This guide explains what you need to do to help your search rankings. Please don’t think you’re suddenly going to appear at number 1 for ‘marquee hire’, that takes the work of a professional and a lot of time. Getting on to the first page for local searches (‘marquee hire Dorking’ for eg) should be achievable for us unprofessional types.

Remember it does take time to get up the rankings so start working on it now in preparation for the summer.

It’s also worth updating your website with new photos and scan through all of the text to make sure it’s all still relevant, for example seeing special offers that expired 6 months ago is a real turn off for viewers .

Thanks for reading.

Spencer

Marquees in the snow

Monday, December 6th, 2010

Apparently there’s been a bit of snow recently. As someone who lives in Reigate it sounds like we had our fair share.

So what does this mean for marquees?

1. Obvious but make sure no snow is allowed to build up on ANY marquee roof. Marquees are not designed for snow loading, if they were they’d be designed with much steeper roofs and look like Austrian ski chalets. Scrape it off and/or put heaters on to melt it/stop it settling.

2. Gutters are going to be problematic in the snow, snow will build up in any gulley so gutters can overflow if you’re not careful. Scrape as much snow away and keep it warm.

3. If you’re putting a marquee up in the snow scrape as much of it away as possible before erecting the marquee but don’t put a heater on until you’ve got the flooring laid otherwise lawns turn in to mudbaths.

4. Remember your winter clothing including gloves – I can remember to this day forgetting my gloves and putting up a marquee with the metalwork sticking to my fingers!

Thanks for reading.

Spencer.

Getting fixings in a lining without damaging it

Monday, November 29th, 2010

Nearly every time you use a marquee lining it will be to go in your standard marquee stock and (if it’s one of ours!) will fit perfectly. Easy.

But sometimes you have to fit a lining somewhere unusual. It might be lining a customers porch, it might be lining an unusual walkway or just making good to a house. At some time in your marquee hiring life you will need to do this.

So how do you get attachments in a lining without damaging it? Follow these instructions:

Step 1: Find a decent sized pebble (about 4cm diameter ideally) and place it on the good face of the lining (ie the side you don’t need to get a fixing)

Step 2: Scrunch the material round the pebble at the back of the lining

Step3: Tie a cable tie tightly around the scrunched material and also include an extra cable tie (this gives you your fixing).

And there you have it, a fixing in the middle of a lining that looks okay from the front (you can’t see the pebble) and gives you a fixing at the back without damaging the lining.

Thanks for reading

Spencer

Site visits part 4

Monday, November 22nd, 2010

I’m sure it will surprise no one that these posts aren’t planned out, they’re just my thoughts on the day. Because of this system I’ve forgotten a few things to include.

1. In 1999 I was visited by a yellow Pages rep called Gary. We spent a reasonable amount with Yellow Pages so a rep came round at least once a year, I can’t remember any other rep’s name or many of the details of any other appointment. I remember this one because I couldn’t wait to get rid of him, his breath stank. I mean really really unpleasant. So whenever I went on site visits I’d have a couple of mints on the way. Who knows if it helped or not, it certainly didn’t harm my chances.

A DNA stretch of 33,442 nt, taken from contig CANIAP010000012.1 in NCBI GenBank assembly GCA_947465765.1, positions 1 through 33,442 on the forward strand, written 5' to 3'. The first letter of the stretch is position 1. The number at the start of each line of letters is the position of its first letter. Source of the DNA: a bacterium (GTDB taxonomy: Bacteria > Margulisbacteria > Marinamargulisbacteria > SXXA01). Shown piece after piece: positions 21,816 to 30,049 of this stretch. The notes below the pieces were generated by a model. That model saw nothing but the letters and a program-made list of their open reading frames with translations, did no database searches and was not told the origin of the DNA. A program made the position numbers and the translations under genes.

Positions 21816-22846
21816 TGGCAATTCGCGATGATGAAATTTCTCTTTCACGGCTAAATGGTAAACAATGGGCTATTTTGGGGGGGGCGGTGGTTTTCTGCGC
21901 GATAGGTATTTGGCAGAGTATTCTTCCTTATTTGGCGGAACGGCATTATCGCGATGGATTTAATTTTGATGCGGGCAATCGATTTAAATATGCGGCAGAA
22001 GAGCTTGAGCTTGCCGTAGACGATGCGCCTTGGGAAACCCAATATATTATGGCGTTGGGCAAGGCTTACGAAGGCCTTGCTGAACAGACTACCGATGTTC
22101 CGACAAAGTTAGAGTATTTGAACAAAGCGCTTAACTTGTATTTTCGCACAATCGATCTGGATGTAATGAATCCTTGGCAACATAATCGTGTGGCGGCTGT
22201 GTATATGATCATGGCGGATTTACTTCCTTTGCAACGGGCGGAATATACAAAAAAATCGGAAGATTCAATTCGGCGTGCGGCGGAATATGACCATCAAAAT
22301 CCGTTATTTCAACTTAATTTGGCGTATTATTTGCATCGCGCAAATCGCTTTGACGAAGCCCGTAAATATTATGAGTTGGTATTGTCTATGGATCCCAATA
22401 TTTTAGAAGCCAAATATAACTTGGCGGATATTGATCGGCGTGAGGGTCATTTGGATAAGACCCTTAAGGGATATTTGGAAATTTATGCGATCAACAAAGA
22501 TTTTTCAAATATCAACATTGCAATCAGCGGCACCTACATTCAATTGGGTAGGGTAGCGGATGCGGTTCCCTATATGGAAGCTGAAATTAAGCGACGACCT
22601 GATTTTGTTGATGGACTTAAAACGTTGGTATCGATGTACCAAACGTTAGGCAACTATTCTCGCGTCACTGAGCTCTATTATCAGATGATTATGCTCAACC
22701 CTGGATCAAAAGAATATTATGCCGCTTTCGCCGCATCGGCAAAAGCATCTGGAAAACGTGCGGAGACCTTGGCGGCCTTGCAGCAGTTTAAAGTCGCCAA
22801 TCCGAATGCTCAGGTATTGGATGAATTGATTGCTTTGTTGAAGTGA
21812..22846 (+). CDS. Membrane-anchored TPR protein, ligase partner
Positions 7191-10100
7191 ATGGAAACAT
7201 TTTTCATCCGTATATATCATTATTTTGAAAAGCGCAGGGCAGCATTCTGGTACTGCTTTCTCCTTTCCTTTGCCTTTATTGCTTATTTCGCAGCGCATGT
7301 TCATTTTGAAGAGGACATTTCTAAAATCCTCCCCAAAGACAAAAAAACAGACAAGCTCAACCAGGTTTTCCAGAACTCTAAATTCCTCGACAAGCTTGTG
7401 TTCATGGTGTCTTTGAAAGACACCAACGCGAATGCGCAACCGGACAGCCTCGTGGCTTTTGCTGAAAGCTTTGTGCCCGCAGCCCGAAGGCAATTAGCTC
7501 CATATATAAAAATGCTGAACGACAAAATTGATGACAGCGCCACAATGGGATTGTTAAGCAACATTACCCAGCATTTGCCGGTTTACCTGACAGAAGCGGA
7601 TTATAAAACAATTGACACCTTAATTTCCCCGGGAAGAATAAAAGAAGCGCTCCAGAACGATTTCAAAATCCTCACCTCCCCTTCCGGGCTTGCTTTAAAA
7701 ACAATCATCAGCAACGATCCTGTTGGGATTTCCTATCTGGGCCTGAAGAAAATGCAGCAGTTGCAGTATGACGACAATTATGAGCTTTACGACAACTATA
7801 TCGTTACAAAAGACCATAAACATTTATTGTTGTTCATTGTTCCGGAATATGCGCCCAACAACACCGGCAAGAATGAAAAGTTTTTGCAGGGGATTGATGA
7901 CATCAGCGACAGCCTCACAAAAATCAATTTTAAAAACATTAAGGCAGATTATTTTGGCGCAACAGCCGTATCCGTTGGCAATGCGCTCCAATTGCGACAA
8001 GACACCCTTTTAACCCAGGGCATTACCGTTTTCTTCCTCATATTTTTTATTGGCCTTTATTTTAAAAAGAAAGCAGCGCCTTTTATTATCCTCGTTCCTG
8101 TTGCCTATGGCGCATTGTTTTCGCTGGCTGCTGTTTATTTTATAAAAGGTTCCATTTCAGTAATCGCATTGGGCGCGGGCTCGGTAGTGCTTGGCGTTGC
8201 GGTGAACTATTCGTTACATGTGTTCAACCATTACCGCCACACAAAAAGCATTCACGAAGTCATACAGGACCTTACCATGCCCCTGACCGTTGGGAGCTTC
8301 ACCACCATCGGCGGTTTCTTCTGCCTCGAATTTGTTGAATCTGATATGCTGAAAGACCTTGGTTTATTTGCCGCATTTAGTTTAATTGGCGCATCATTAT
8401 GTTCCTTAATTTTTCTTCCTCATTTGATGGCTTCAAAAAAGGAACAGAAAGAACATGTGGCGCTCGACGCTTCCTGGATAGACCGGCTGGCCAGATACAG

2. It’s not something I did but looking back I think it’s a good idea – get the bride & grooms names and always refer to the booking as “Andy & Liz’s wedding on Saturday 10th September 2011” for example. It looks better and more personal.

No doubt there’s other things I’ve missed, if so I’ll collect them together and do a part 5 in the future.

Thanks for reading

Spencer

Marquee site visits part 3

Monday, November 15th, 2010

This last list are things that I tried to do or mention at each site visit. Putting it in a list like this might make it look like I was quite cold and calculating in what I went through but I genuinely wasn’t (and probably couldn’t have listed these things at the time), they’re just things I note from looking back at what I did.

  • Turn up on time. If the appointment was at 10am I’d be round the corner waiting at quarter to. You want these people to trust you’re going to do what you say you’re going to, the first impression should be turning up on time.
  • Offer to take your shoes off (or insist on it if it’s muddy/raining). This act alone got me a couple of jobs
  • Before going outside to measure up sit down with the bride & groom and ask them:
    • Is there anything they definately want or don’t want? Including anything they may have experienced or seen in a marquee.
    • What number of guests are there likely to be
    • How formal is it?
    • Do they need: dance floor, bar, pre-breakfast drinks, buffet, catering areas etc
  • Once I had this information I’d go outside to measure (see part 1 from 2 weeks ago). If it wasn’t immediately obvious how and where to position the marquee then I’d ask the customer to give me 5 minutes and I’ll come back in with ideas. This just gives a bit of breathing space to gather your ideas together -preferably getting at least 2 suggestions.
  • Come back in and discuss what’s possible and what options they would like to go for. If you heavily favour one particular layout then explain the reasons why you do so.
  • When leaving I’d always finish by saying this quote will be typed up and be in the post first class tomorrow so you should receive it the day after. Make sure you stick to this timescale (or whatever you specify). Again it’s just doing what you say you’re going to do. These days I’d imagine people would appreciate it emailed, in which case do it asap while it’s fresh in their memory. In many cases we had clients who had accepted our quote and sent it back with a deposit before they’d even received others so don’t delay.

At the end of the day the most important points are:

  • Listen, listen, listen to what the clients are telling you. Don’t try and sell them something they’ve specifically said they don’t want
  • Make sure you make them feel important, not just another marquee in a long production line
  • Come across in a manner that makes them trust you. Be genuine, honest and reassure them that you’ll do what you say you’re going to do.

Obviously you can pick and choose anything from these posts, I realise it can seem a lot initially but it just becomes second nature after a while. I can promise you this approach works. I wasn’t the best at putting up marquees, I wasn’t even the best at staying on ladders! (a couple of cracked ribs and broken fingers is evidence of that) but I had a pretty good record on site visits (conversion percentage was usually in the 80’s, sometimes 90’s).

Thanks for reading

Spencer